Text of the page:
Flagstaff artist, Erin Brinkman (1983) brings her observations of the human experience to life with her mixed media and oil paintings. The art of being human and doing it the best we possibly can are concepts at the heart of Brinkman’s focus. From our bodies, homes, relationships with each other and the earth, if it is a human question it shall not go unspoken by the time she has finished her life’s work.
“We only have so much time to live. We do our part on earth, and this is mine.”
Growing up in an expanse of desert just north of Apache Junction, Arizona she learned to appreciate the drama and abundance of life in the hot and arid landscape. She recalls the scorching heat of spring and fall, the rare dusting of snow on the saguaros, and the torrential summer monsoons.
“I used to watch the cottontails from the kitchen window dig a bed in the soil under the lemon tree, and see their heartbeats soften after settling in. That was usually a nice refuge for them; they shared it with the quail. I only saw a bunny be eaten once from there by a red racer [snake].
Another day, a family of three javelinas came to drink from the hose in my grandparents’ back yard. I’d always heard they were aggressive, especially with a baby involved, but they must have wanted the water enough to be tame for a moment.
The monsoons were always my favorite. I have this great memory of the power going out one night, so we went out on the back patio with some candles and watched the rain come down. There was literally a waterfall coming over the edge of the roof. Huge thunder and lightning… it smells so good too… a friend of mine gave me a branch of creosote to hang in my bathroom so that smell is recreated every time I shower. I also liked when it snowed, which was twice- one time there was even enough to have a snowball fight.”
Brinkman studied oil painting from a young age in school and privately in the summers. Her family has continuously encouraged her artistic interests- her older sister bought her first easel, and all households have proudly displayed her work. As a teen she took classes from the local community college as well as the University of Sothern California. She continued her studies by moving to Flagstaff in 2001 to study studio art at Northern Arizona University.
“The town I grew up in (only incorporated in the 1970s) was fairly untouched by history or art. There was absolutely no lack of beauty in the landscape, but there was little evidence of creative expression or appreciation. Right in the center of town there used to be a wonderful old hotel from the vestiges of early western cinema- I think I died a little inside when they tore it down. People like Reagan and Elvis had once stayed there and they had a pool shaped like Arizona. Walking into the lobby was like stepping back in time. Not all we inherit from our culture is worthy of preservation, but I thought that was.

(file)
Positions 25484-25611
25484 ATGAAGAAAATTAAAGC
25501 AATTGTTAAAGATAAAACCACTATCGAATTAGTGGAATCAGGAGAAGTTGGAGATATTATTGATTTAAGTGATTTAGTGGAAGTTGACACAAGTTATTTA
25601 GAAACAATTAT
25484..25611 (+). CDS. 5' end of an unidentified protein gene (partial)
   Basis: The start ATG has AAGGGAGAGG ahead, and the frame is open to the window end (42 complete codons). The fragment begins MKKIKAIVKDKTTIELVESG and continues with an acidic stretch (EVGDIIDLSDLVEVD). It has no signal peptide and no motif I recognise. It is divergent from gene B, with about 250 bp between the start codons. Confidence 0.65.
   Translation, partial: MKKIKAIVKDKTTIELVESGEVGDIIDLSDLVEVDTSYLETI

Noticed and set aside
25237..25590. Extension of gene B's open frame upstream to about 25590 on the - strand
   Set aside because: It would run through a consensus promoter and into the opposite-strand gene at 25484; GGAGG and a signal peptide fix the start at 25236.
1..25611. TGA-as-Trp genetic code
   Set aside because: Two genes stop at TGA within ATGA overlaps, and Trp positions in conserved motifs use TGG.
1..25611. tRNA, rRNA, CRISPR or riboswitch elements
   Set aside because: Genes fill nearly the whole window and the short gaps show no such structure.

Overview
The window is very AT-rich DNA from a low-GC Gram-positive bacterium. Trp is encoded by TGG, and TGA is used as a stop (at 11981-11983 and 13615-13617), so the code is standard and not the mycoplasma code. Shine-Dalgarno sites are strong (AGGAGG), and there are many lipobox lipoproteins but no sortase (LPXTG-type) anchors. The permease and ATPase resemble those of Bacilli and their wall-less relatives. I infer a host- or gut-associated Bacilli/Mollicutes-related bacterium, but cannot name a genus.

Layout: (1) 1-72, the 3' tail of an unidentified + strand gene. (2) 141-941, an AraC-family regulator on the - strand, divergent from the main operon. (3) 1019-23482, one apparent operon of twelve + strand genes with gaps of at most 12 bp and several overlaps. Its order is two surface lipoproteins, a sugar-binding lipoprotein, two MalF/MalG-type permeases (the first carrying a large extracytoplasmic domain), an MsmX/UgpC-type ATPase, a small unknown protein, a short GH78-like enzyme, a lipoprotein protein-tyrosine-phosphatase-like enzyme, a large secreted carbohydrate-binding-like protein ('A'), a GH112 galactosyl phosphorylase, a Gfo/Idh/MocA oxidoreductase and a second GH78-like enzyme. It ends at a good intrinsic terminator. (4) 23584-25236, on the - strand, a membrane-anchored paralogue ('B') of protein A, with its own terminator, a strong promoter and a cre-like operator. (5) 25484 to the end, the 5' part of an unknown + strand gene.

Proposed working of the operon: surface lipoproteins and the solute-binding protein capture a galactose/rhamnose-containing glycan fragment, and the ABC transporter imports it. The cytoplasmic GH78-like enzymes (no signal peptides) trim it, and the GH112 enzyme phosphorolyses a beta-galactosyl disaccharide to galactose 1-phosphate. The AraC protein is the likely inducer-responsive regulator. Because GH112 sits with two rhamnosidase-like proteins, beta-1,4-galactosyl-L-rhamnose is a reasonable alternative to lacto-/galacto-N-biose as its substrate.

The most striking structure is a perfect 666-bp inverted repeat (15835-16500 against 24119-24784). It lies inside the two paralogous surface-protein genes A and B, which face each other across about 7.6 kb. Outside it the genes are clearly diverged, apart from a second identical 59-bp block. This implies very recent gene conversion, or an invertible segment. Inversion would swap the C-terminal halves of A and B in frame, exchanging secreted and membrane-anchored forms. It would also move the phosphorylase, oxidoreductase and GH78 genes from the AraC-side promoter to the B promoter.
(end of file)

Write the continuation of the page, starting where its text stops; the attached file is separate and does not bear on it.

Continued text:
My parents had some DeGrazia and Renoir prints on the walls- between that and the art I was exposed to in private school, I think I had more of an understanding than other children in my town.”
Another life long passion, the French language, has shared her attention from the beginning. This lead her to Southern France where she lived, studied, worked, and traveled for two years.
“It was really a invaluable experience to live in a culture where art and beauty are not luxuries, but simply a part of life. It’s an expectation they don’t even seem to know they have, it’s just there.
Many of the paintings, sculptures, and architecture she had studied from books were now tangible objects just inches before her. This proximity gave a new life and authenticity to the imageries that had previously been mere concepts. What once seemed so far away and abstract was now concrete.
Upon returning to the United States she began to accept work on commission. She eventually took a position as a French teacher at Flagstaff Arts & Leadership Academy, a charter high school, where she taught for five years. She now produces originals on a regular basis while also continuing to do commissioned work.
“In line with my fascination with French culture, my early work was greatly influenced by the post-impressionists, Toulouse-Lautrec in particular. I like the vividness and freedom that his work portrays both in technique and subject matter. Recently I’ve adopted more of the techniques used by the old masters; although I’ve been sometimes forfeiting spontaneity by doing it, I’m really liking the way layering the paint and glazing allows the light to pass through it.”
Brinkman’s style that has evolved from impressionistic toward realism reveals her relationship with the world.
“I love how every piece of art is a reflection of the artists psyche in relationship to their environment (in my humble opinion anyway). I’m fascinated with the origins of Dadaism and Pop Art because of their commentary on nothingness and superficiality. But that’s not where I am- I’m somewhere close to the truth and I’m on a mission to reach it. Not like it’s a lunar body one can land on, but a point to which we can strive to be infinitely closer. It’s what we do as humans- discover.”
To further follow Brinkman’s work and ideas you can find her online at www.brinkmanvisualart.com or through the affiliate B Space Studios, a group of Flagstaff artists and representation.